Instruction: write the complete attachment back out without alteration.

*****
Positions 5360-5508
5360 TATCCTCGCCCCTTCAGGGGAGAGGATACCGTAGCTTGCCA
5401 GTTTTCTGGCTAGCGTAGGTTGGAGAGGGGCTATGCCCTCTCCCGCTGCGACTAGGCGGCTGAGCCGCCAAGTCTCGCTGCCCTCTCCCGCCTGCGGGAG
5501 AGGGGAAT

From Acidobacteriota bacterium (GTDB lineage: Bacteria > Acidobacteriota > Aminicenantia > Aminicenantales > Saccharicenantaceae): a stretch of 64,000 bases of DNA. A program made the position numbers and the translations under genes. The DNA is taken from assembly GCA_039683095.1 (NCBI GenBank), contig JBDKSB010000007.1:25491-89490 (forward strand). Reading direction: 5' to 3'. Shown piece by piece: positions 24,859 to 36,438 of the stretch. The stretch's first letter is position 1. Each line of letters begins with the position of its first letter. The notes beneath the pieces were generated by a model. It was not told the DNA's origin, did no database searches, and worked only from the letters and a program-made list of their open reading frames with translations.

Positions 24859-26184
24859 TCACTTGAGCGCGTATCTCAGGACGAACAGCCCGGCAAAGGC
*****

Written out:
Positions 5360-5508
5360 TATCCTCGCCCCTTCAGGGGAGAGGATACCGTAGCTTGCCA
5401 GTTTTCTGGCTAGCGTAGGTTGGAGAGGGGCTATGCCCTCTCCCGCTGCGACTAGGCGGCTGAGCCGCCAAGTCTCGCTGCCCTCTCCCGCCTGCGGGAG
5501 AGGGGAAT

From Acidobacteriota bacterium (GTDB lineage: Bacteria > Acidobacteriota > Aminicenantia > Aminicenantales > Saccharicenantaceae): a stretch of 64,000 bases of DNA. A program made the position numbers and the translations under genes. The DNA is taken from assembly GCA_039683095.1 (NCBI GenBank), contig JBDKSB010000007.1:25491-89490 (forward strand). Reading direction: 5' to 3'. Shown piece by piece: positions 24,859 to 36,438 of the stretch. The stretch's first letter is position 1. Each line of letters begins with the position of its first letter. The notes beneath the pieces were generated by a model. It was not told the DNA's origin, did no database searches, and worked only from the letters and a program-made list of their open reading frames with translations.

Positions 24859-26184
24859 TCACTTGAGCGCGTATCTCAGGACGAACAGCCCGGCAAAGGC